Tal Cohen's Bookshelf: A Collection of Personal Opinions about Books
Object-Oriented Software Construction, Second Edition / Bertrand Meyer
Reviewed by Tal Cohen Monday, 20 April 1998
Almost every programming language has its “Bible”: the book that defines the language and sets the standard, often written by the language inventor. For C, the bible is The C Programming Language, better known as “K&R” after its authors (Brian Kernighan and Dennis Ritchie). For C++, it’s Stroustrup’s The C++ Programming Language, recently published in its third edition. For Perl, it’s Programming Perl, for Smalltalk, Smalltalk: The Language, and so on.

For Eiffel programmers, the Bible is Meyer’s Magnum Opus, Object-Oriented Software Construction, Second Edition (called OOSC-2 for short).

This might seem strange at first, since “Eiffel”, the programming language at question, doesn’t even appear in the book’s title. In fact, you can read the book’s first 1,000-odd pages, up to and including the Epilogue, and never encounter the word “Eiffel”. It first appears as the last word of the Epilogue, on page 1,162.

As the book’s title implies, this isn’t a book about the programming language Eiffel, but rather about software construction using object-oriented methodology. But you can hardly teach programming without presenting source code, and the code has to be presented in some programming language. Meyer uses a simple, readable notation that evolves as object-oriented techniques are discussed. The discussion is so complete that the notation ends up being a robust, usable programming language -- Eiffel. As Meyer explains in the preface:

(From the book) This book is about the object-oriented method for reusing, analyzing, designing, implementing and maintaining software; the language is an important and I hope natural consequence of that method, not an aim in itself.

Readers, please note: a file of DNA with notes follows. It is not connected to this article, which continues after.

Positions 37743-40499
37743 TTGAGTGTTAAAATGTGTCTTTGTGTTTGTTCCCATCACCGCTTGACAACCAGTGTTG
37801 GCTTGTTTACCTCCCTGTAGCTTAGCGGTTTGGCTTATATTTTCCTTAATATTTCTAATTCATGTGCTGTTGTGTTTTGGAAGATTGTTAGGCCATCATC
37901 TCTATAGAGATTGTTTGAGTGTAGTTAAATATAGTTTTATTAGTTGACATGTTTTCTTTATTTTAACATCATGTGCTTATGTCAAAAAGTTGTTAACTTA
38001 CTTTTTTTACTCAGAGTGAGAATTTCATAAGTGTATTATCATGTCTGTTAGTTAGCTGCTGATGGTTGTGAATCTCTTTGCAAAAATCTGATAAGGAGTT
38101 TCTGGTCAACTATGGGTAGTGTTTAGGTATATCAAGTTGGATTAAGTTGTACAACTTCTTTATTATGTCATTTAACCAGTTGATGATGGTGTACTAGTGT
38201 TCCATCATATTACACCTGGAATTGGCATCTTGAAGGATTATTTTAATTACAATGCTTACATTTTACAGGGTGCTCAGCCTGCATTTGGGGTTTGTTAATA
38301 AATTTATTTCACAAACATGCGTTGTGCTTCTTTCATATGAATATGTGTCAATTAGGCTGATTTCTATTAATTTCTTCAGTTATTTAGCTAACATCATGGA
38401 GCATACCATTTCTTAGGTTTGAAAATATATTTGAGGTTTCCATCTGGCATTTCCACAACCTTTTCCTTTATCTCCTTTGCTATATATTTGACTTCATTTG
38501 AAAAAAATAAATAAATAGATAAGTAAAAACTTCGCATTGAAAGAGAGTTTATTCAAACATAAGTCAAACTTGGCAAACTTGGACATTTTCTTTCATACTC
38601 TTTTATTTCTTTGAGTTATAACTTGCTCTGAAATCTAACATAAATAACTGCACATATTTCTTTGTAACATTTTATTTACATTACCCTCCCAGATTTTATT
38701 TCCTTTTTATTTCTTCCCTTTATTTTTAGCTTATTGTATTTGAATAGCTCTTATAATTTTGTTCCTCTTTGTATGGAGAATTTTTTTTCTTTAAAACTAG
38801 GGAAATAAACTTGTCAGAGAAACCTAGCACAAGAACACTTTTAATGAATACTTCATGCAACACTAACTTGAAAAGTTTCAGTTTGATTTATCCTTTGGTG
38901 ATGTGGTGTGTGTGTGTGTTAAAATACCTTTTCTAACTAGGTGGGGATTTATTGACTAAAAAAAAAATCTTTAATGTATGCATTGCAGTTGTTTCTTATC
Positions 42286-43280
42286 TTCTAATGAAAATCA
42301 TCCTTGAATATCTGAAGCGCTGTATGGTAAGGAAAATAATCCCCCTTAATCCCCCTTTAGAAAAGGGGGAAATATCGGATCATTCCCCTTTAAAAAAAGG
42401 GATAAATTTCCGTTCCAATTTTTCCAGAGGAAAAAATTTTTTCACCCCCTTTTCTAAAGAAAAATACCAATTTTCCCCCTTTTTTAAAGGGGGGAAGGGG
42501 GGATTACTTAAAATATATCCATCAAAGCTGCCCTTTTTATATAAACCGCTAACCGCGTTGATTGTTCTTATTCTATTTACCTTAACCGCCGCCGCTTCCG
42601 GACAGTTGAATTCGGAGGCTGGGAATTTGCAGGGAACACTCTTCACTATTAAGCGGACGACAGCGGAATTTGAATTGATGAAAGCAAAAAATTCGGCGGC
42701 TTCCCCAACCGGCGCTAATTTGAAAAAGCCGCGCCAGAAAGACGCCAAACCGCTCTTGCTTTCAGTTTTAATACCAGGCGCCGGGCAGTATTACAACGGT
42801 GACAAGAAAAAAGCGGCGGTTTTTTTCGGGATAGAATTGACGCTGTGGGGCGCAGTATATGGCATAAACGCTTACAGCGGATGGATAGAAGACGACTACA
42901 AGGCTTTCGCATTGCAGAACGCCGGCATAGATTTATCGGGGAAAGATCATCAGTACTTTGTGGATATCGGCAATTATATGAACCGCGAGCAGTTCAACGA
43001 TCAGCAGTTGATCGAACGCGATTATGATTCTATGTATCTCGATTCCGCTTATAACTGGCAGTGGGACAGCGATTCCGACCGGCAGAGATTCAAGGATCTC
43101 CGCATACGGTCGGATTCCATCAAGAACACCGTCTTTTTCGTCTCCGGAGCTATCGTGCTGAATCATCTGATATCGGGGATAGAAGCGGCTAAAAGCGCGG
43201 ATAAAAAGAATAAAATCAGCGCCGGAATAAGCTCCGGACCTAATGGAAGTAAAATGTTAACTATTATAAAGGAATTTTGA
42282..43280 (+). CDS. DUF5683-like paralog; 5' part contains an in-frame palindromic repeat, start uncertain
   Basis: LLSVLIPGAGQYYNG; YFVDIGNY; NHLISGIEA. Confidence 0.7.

Indeed, the resulting language is what many consider to be the best object-oriented programming language available today. As the notation is slowly developed throughout the book, no decision is made without an explanation, no selection made without an intelligent discussion. Often, the pros and cons of each option are presented. The reader might not agree with every choice made, but at least he is shown why that choice was made, and other options discarded. And unlike other methods that focus on correct software engineering, performance is never ignored.

The book is divided into eight parts, containing 36 chapters and five appendices. The first two parts, “The issues” and “The road to object orientation,” are an important part of the book, though I suspect many experienced programmers will skip them or just skim most of the text. They really shouldn’t, because in here Meyer sets the background and many of the whys that lead to proper use of OO methodology.

Meyer makes several important observation that many experienced software engineers will agree with. For example, on the issue of external software documentation:

(From the book) Rather than treating documentation as a product separate from the software proper, it is preferable to make the software as self-documenting as possible.

This is easily said, but hard to accomplish. Efforts made throughout the years to achieve the goal of self-documenting software, like Knuth’s Literate Programming style, didn’t catch on. The Java language made a step or two in the right direction, with “documentation comments”. But Meyer’s notation includes a complete, useful, easy to use and tightly integrated self-documentation system that actually makes the code simpler to create and easier to understand, rather than burden the programmer.